Gen Z Marketing Is Going Retro
Gen Z marketing needs to go as retro as its audience: being value-driven, providing affordable value, involving print in daily life and presenting in-store shopping experiences.
In other words to reach Gen Z, marketers should know that everything old is new again. The generation that will account for 40% of consumers and $4 billion in discretionary spending within the next two years loves print marketing and 98% of them buy products in stores some or most of the time. But most importantly, their values matter more to them than price — despite how heavily having grown up during the Great Recession weighs on them, new research finds.
In a study replete with ’80s graphics, MNI Targeted Media Inc. — a division of the Meredith Corporation — released the white paper “Generation Z: Unique and Powerful” on Monday.
“This generation is always ‘on’ and they expect everything to be available in seconds,” said Vicki Brakl, VP Marketing of MNI Targeted Media Inc., in the research announcement. “Marketers who consistently provide value and relevancy in their messaging, and their corporate actions, will earn Gen Z’s respect and dollars.”
Values Drive Gen Z's Conversions
Gen Z will respond to brands that understand their identities, purpose, and values. Marketers can determine these from Gen Z’s habits, interests and activities. And if marketers don’t get authenticity right, Gen Zers will dismiss any messages that lack the right tone, language and relevancy.
MNI’s research announcement further reads:
“They are a generation driven by values, with 68 percent identifying that doing their part to make the world a better place is important to them, and this directly impacts their buying behavior.”
One way to create messages that are authentic to Gen Z is to weave in customer voices. MNI says user-generated content drives engagement and creates brand identity.
Print Marketing Is an Uninterrupted Customer Experience
Despite, as MNI reports, this generation expecting service within seconds because its never lived without the Internet, technology is also perhaps why Gen Z values print channel experiences. This marketing — and they do value relevant marketing — can be consumed without the kinds of interruptions that plague digital customer experiences.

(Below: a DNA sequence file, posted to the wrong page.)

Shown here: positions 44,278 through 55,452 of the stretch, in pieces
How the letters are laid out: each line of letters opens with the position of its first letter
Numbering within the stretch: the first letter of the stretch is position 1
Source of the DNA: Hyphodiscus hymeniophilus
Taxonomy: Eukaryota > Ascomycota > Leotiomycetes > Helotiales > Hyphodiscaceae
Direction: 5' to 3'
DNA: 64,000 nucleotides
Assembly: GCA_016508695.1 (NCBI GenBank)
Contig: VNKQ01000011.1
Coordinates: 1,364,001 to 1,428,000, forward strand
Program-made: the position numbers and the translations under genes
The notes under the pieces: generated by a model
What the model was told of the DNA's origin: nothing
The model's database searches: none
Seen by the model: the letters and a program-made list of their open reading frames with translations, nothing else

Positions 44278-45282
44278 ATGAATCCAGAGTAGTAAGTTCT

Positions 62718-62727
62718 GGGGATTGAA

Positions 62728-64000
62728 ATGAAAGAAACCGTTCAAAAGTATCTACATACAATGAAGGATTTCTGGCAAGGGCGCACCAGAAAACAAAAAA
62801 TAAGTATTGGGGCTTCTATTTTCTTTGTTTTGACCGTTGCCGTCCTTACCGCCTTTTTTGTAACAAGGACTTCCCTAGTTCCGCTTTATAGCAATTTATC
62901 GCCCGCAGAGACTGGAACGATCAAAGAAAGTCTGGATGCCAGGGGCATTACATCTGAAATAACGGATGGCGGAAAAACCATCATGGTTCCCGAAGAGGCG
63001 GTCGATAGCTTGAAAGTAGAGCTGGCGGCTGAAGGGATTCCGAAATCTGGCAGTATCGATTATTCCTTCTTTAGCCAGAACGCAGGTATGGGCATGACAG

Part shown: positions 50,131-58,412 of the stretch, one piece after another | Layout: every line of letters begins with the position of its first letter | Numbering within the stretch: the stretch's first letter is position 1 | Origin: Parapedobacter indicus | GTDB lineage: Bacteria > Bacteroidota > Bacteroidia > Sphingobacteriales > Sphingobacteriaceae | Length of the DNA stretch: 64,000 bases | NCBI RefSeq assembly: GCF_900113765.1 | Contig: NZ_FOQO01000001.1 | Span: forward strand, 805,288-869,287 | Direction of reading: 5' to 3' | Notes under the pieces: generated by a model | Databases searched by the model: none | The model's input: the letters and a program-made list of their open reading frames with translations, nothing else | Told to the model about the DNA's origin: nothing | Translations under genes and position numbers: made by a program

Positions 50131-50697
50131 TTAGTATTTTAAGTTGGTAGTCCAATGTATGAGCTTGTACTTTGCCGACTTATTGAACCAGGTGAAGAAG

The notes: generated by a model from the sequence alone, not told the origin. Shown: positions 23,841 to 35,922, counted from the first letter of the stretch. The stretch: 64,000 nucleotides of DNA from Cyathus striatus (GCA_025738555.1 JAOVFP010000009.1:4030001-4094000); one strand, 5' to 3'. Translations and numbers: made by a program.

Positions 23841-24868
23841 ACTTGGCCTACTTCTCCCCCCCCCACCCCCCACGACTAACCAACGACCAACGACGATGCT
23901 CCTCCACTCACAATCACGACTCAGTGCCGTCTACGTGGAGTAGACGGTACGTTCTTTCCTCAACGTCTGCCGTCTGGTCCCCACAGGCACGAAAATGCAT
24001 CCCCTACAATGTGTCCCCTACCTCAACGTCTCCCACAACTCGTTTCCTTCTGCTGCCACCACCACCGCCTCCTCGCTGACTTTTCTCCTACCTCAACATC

The MNI research shows 61% of the Gen Z respondents “think their generation would benefit from unplugging more,” but fewer follow through on that belief: “47% intentionally put their phones away at least once a day.”
The MNI research announcement provides this thought about the 83% who “turn to newspapers for trusted information and content, and 34% [who] turn to magazines”:
“Gen Z may breathe new life into print — preferring to use newspapers and magazines [without] interruption and trusting these publications over other media to deliver credible information.”
Their older friends are almost as nuanced, says a survey released on April 26 by FedEx Office, “a leading provider of convenient, state-of-the-art printing, packing and shipping services and a subsidiary of FedEx Corp.”
FedEx Office found 90% of all consumers prefer to read printed materials vs. digital screens and:
“Despite the familiarity with digital, nearly half of Millennial respondents (ages 18-34) reported having something professionally printed at least once a month.”
Price Is the No. 1 Factor to 72% of Gen Z
Values matter to this generation, but they won’t buy if the price isn’t right. The Great Recession and the jobless recovery impacted them greatly — to the point that MNI reports 60% of them have a savings account. So it’s not that they’re buying from the competition — it’s that they’re not buying at all if they don’t get what they want.
“They saw their parents’ net worth fall by over 40%. Gen Z knows how to live in survival mode,” David Stillman, Gen Z expert and founder of GenZGuru.com, told us in an exclusive interview.
They will price-check on their phones in stores, and want to buy quality goods — so affordable products, not cheap ones. MNI says of price and quality: “Effective marketing will weave both into messaging.”
In-Store Experiences Need to Be Omnichannel
While the in-store experience may be Gen Z’s interpretation of “unplugged from technology,” they’re using their phones here, too.
Just as they see identity as fluid, they see bringing digital experiences into the real world as similar things, reads the MNI white paper. What 47% of them are doing on smartphones in the store is price-checking and contacting friends and family for advice.
The Gen Z research finds:
“Digital and physical aren’t separate to Gen Z—they work together. They’ve seen brands that started in e-commerce then moved to brick and mortar, like Warby Parker and Birchbox. And while 60% of Gen Z shoppers prefer to go into a store over shopping online, 75% of them also check a store’s app while they’re shopping there (Source: GenZGuru.com). Crafting your marketing to capture this audience and adding new features like AR to your app can go a long way.”
What do you think, marketers?
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Related story: Best Ways to Message Generations, From Baby Boomers to Gen Z